*12 Here, Section 3.6 of EML's Operating Agreement permits each of EML's Members to carry out the purposes of the Company, including entering into contracts, hiring employees and advisors, borrowing money, bringing lawsuits, buying, owning, managing, mortgaging or otherwise disposing of company property, and maintaining the company records. None of these actions require unanimous consent, and they are all essential to the daily operations of any company. See Section II.C., supra. Mr. Barlow cannot block any of them, and thus does not have negative control as to these actions.
*12 It is Section 3.5 of the Operating Agreement that enumerates certain actions that require the unanimous consent of the members and Mr. Barlow could block. A number of them are actions which OHA has already held are extraordinary actions, where a minority member may have the power to block while avoiding a finding of negative control. These include Section 3.5(i) the sale of all or substantially all of the assets of the company; Section 3.5(ii) a mortgage or encumbrance upon all or substantially all of the assets of the company; Section 3.5(iii) any matter which could result in a change in amount or character of EML's contributions to capital; Section 3.5(iv) a change in the character of EML's business; Section 3.5(ix) the commission of any act which would make it impossible for EML to carry on its ordinary course of business; and Section 3.5(x) any act in contravention of the Operating Agreement. See Section II.C., supra; see also McLendon Acres, Inc., SBA No. SIZ-5222, 2-6 (2011) (holding the aforementioned limitations on actions to be “for the protection of investors” and not an indication of negative control).4
*12 The remaining actions enumerated in Section 3.5 are of a similar nature — they are not essential to the daily operation of the concern, but are actions which could have a severe impact upon the company. Accordingly, the minority member has the opportunity to block them in order to protect his investment. A false statement in the Articles of Incorporation (Section 3.5(v)), would be a very serious matter for the concern. This document brings EML into existence, and a false statement could affect the concern's ability to do business. Similarly, an amendment of the Articles of Incorporation (Section 3.5(xii)) or the Operating Agreement (Section 3.5(xi)) would have the potential to completely restructure the concern and seriously harm Mr. Barlow's interests. Disposal of a concern's goodwill (Section 3.5(vi)) is arguably synonymous to the sale of all or substantially all of a concern's assets and usually occurs at the point of sale of a company.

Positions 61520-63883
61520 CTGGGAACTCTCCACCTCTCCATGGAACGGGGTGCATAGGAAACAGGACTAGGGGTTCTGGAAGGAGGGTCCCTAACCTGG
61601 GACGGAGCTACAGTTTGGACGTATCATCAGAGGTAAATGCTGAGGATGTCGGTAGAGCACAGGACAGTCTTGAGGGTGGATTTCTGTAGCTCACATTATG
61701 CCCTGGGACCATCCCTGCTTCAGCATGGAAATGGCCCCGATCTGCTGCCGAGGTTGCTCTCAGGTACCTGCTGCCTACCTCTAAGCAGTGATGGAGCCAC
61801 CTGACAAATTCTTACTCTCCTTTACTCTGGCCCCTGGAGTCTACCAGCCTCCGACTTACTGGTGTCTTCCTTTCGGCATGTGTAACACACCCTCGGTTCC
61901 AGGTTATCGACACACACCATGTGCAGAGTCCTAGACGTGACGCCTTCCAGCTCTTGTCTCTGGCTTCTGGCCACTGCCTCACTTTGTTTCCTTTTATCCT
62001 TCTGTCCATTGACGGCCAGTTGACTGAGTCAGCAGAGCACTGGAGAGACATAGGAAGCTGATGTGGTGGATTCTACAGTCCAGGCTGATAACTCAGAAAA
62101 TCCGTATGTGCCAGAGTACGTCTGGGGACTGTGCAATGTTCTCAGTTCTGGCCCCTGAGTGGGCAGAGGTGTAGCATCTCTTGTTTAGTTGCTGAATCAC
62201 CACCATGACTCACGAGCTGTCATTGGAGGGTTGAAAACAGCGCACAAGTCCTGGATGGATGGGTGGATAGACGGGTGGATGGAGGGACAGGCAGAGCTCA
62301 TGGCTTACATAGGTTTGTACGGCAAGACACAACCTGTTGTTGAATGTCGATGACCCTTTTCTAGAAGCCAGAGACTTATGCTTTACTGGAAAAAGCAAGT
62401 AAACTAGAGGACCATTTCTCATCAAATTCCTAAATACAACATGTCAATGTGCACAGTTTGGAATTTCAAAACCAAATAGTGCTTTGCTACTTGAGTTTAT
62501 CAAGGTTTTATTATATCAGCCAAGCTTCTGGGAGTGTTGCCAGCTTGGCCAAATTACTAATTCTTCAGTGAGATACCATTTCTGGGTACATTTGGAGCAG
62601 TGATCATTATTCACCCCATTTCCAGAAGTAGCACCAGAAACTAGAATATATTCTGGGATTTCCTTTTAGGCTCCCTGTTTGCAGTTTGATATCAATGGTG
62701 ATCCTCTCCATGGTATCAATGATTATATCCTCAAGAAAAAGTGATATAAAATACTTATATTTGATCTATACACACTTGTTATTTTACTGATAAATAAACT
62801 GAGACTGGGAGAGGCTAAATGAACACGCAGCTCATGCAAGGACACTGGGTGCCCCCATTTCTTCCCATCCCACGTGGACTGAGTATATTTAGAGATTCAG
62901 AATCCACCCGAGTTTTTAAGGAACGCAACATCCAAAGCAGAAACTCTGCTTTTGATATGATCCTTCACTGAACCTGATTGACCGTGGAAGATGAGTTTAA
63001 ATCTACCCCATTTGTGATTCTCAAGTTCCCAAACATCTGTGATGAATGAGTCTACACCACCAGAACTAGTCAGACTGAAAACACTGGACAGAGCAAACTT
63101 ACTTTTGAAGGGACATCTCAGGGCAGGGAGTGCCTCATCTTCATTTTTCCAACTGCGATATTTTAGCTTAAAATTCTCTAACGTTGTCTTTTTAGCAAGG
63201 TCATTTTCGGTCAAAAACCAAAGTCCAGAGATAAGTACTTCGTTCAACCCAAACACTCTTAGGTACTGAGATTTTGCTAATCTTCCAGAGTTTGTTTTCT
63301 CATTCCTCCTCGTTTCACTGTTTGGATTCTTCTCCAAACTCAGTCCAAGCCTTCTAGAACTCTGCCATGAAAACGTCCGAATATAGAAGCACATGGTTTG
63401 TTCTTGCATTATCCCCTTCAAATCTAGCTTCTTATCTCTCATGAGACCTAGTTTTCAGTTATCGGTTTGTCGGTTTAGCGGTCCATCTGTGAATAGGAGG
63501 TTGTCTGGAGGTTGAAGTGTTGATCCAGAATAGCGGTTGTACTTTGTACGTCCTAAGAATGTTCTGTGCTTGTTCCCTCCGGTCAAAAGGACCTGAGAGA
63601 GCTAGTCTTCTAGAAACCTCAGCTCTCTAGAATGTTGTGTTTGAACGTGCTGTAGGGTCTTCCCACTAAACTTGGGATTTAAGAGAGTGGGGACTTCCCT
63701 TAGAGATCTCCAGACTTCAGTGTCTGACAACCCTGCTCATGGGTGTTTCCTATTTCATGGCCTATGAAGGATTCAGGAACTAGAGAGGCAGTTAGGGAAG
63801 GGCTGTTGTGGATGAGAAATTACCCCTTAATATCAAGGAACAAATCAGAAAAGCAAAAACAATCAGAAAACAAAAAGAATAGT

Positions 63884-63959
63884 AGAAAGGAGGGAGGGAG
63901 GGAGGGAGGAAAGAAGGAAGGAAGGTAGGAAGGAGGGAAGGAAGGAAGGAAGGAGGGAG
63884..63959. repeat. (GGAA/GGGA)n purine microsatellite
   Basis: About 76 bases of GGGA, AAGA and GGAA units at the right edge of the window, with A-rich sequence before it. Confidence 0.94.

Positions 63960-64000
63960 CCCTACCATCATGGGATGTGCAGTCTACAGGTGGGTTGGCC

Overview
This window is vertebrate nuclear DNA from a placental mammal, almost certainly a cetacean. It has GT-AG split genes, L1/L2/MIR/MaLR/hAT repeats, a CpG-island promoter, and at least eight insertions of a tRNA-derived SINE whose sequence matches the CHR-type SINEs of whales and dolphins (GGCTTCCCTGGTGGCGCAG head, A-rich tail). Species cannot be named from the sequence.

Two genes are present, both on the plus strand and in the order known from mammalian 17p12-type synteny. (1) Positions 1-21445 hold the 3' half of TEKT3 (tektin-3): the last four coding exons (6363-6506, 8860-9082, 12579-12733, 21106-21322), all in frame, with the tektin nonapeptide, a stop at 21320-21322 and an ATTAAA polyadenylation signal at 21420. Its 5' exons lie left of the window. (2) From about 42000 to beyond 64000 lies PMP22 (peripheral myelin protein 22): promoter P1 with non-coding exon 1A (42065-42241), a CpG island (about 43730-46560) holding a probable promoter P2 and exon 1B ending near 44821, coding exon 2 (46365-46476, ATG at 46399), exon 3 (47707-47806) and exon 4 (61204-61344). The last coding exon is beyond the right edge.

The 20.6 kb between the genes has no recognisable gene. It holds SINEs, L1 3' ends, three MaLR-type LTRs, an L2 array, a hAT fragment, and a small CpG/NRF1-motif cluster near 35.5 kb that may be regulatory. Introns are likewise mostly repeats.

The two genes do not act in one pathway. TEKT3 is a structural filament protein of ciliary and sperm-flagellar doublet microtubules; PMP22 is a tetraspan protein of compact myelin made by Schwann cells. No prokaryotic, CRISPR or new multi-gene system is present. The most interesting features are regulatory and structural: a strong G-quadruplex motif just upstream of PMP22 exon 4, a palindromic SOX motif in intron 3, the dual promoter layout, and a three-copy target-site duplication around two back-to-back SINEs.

*12 The submission of a claim to arbitration (Section 3.5(vii)) and confession of a judgment (Section 3.5(viii)) puts EML at risk of having to pay a potentially large claim. As Appellant notes, confession of a judgment concludes litigation, and will put a judgment on record for which the subject concern will be liable. Of all the actions enumerated in Section 3.5, none pertain to EML's daily operations, but they do provide Mr. Barlow with the opportunity to block certain extraordinary actions to protect his investment as a minority shareholder in the concern.
*13 Accordingly, I conclude that the Area Office erred in finding that Mr. Barlow had negative control over EML, and by extension, that EML was affiliated with Group 23 and Bluegrass because of Mr. Barlow's interest in those concerns. Therefore, I must grant the instant appeal, vacate the size determination, and remand the matter to the Area Office.
*13 Nevertheless, I also note that Mr. Barlow is EML's President, and a member of EML's management. In this position he has critical influence or the ability to exercise substantive control over the concern. Hence, the issue of whether EML is affiliated through common management with other concerns over which Mr. Barlow has critical influence or the ability to exercise substantive control is an important one to address here, and the Area Office failed to do so. 13 C.F.R. § 121.103(e); Size Appeal of Audioeye, Inc., SBA No. SIZ-5477 (2013).
*13 For the reasons stated above, I conclude that I must vacate the instant size determination and remand the matter to the Area Office for a new size determination, that will not find Mr. Barlow to have negative control over EML, but will consider whether EML is affiliated with any concerns Mr. Barlow controls under the common management regulation.
 
IV. Conclusion
 
*13 Appellant has established that the size determination is clearly erroneous. Accordingly, the appeal is GRANTED, the size determination is VACATED, and the matter is REMANDED to the Area Office for further review and investigation.5
*13 Christopher Holleman
*13 Administrative Judge

Footnotes

This decision was initially issued under a protective order. Pursuant to 13 C.F.R. § 134.205, OHA afforded counsel an opportunity to file a request for redactions if desired. OHA received one or more timely requests for redactions and considered any requests in redacting the decision. OHA now publishes a redacted version of the decision for public release.
The Area Office cited to “Section 3.2” of the Operating Agreement, which is “Outside Activities/Member Qualifications,” but the correct citation to the Operating Agreement is Section 3.5, captioned “Major Decisions.”
GCR also raises the issue of common management between EML and the other entities in which Scott Barlow has an interest. However, the issue of common management was not addressed in the size determination, was not raised in the appeal, and therefore is not now before OHA. 13 C.F.R. § 134.316(c).
Indeed, it is difficult to avoid a suspicion that the attorney for the challenged concern in McLendon Acres and EML's attorney may have relied upon similar resources in drafting the respective operating agreements.
As there is a related status case currently before OHA, I am directing the Area Office to serve OHA with a copy of the size determination upon its conclusion.
SBA No. SIZ-5956, 2018 (S.B.A.), 2018 WL 4492382